Charming picture books will delight children and impress adults with important themes

Reading a picture book to a child—whether that child is three or thirteen—can be an important way to discuss some vital life lessons while also sharing the enjoyment of reading a good book. These picture books will accomplish just that. The stories are lovely—emotional and touching—and there are important messages in each.

“Witch Hazel” is a unique picture book thematically, artistically, and emotionally. It almost requires reading more than once to really understand and appreciate what is happening in these sepia-colored pages. The illustrations are simple, but also brilliant, as the colored paper and graphite drawings pop with the addition of bright white. And it’s what the white represents that is also brilliant—the memories of one of the main characters, the grandmother, Witch Hazel. We see her with her granddaughter (and her granddaughter’s kitten) as Hazel teaches Hilda about life as Hazel sweeps the front steps with her broom and describes growing up with her own cat. The stories are told in the sparkling white images that almost seem to interact with the real-life graphite ones. We see the passage of time as spring gives way to summer. Clever text shows that Hazel is aging. “The old piano bench creaked a bit as Hazel sat upon it. Hazel creaked a bit, too.” In the fall, instead of Hazel dusting, Hilda dusts while Hazel tells her a long-ago story of being belle of the ball. And we see the story play out in sparkling white, and when the story is over, perplexingly, there is a white image of a glass slipper left on Hazel’s ottoman, obviously a memory. It leaves us wondering whether the slipper is a subtle reference to Cinderella, also a belle of the ball. And then it’s winter, and Hazel keeps to her bed. Hilda takes over and tidies and tells Hazel stories. And the next spring, we see Hilda alone, caring for the house, thinking and remembering Hazel. This is a story that children would really enjoy reading a few times and discussing. Love and loss. I can imagine myriad different points of view about this imaginative and poignant treasure. (Little, Brown and Company)

Another thoughtful book, “The Seasons Within Me,” by Bianca Pozzi explores how our feelings can color our days. The first person narrators wakes up in the morning, and we see the sun shining outside, but she says, “One day I woke up feeling gray. It was raining a lot, but it was only raining at me.” To illustrate that point, we see the rain falling only inside her umbrella. Her day is gray and sad until, on the way home from school, she sees another creature suffering from a gray day, a homeless dog. “We had found each other.” And as she helps the lost dog by bandaging its wound, bathing it, and playing with it, her gray skies start to clear up. Having a friend, a faithful friend, may not make everything perfect, but it sure makes things better. And this story of emotions and feeling depressed really does strike at a universal truth. Kids (and adults) often need the unconditional love offered by a dog (or a cat) to bring cheer and chase away loneliness. It’s why, as a teacher, I recommended that every family with the ability to care for a pet adopt a dog or cat for their children. Many children find themselves able to talk to their four-legged siblings in a way that they can’t to their parents or even their friends. This book would be a great tool for social workers and parents to use to talk about emotions with children who might have a difficult time expressing their feelings. (Rise x Penguin Workshop)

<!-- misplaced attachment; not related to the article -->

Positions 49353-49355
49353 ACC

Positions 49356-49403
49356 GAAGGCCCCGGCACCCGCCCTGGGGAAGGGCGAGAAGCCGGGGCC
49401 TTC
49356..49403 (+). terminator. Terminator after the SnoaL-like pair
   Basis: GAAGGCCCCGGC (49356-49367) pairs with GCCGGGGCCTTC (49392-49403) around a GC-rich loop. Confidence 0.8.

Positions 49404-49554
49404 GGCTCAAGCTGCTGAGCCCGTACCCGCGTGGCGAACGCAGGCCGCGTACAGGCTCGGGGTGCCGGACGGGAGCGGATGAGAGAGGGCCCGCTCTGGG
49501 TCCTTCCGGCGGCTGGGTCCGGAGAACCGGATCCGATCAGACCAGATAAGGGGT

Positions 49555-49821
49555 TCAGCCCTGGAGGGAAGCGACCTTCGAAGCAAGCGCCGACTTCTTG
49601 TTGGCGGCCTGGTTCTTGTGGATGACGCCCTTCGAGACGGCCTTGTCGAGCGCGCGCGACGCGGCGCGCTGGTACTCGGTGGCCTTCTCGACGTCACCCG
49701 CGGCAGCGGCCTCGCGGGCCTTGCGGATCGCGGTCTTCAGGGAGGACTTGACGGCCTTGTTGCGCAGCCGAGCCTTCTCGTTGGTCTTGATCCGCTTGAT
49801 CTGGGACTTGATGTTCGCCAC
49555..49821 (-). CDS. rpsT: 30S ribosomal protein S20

And last is a fairy tale turned upside down in my favorite way—with the inclusion of dogs! “Cinderella—With Dogs!” by Linda Bailey and Freya Hartas is a darling fairy tale romp that will brighten everyone’s day. My grandson laughs hysterically each time he reads this—of course, he dearly loves his two dogs and thought this was the best! We first meet Cinderella in the mansion where she is cleaning while the stepsisters have gone to the ball. She’s in a room filled with cats, sweeping up. Suddenly, her fairy dogmother appears. Accent on the “dog.” When Cinderella questions the reversal of “fairy GODmother” to ‘fairy DOGmother,” her dogmother feels unwanted. “Cinderella knew how it felt to be unwanted. She also happened to be very fond of dogs.” (Right here, teachers, stop and ask your students what that means. Why did Cinderella know what it felt like to be unwanted? Where is the evidence in the story?) Soon Cinderella is outside running and chasing squirrels with her fairy dogmother. When it’s time to get ready for the ball, her fairy dogmother has some very unusual ideas about how Cinderella should dress and what her hair should look like. But Cinderella is easy-going and happy to go along, even to the extent of running and howling at the moon on the way to the ball. And when they get there? No spoilers here, but the ending is perfect. Happy ever after? Certainly Cinderella and the dogs and even the cats will be, but she’s willing to take things slow with the prince. Just as it should be. Teachers: use this in combination with a traditional Cinderella story and have your students write a compare/contrast essay about the two stories. They’ll love it, and the results will be entertaining as well as great writing practice. I’d love to hear a class discussion about how this ending differs from the traditional one! (Nancy Paulsen Books)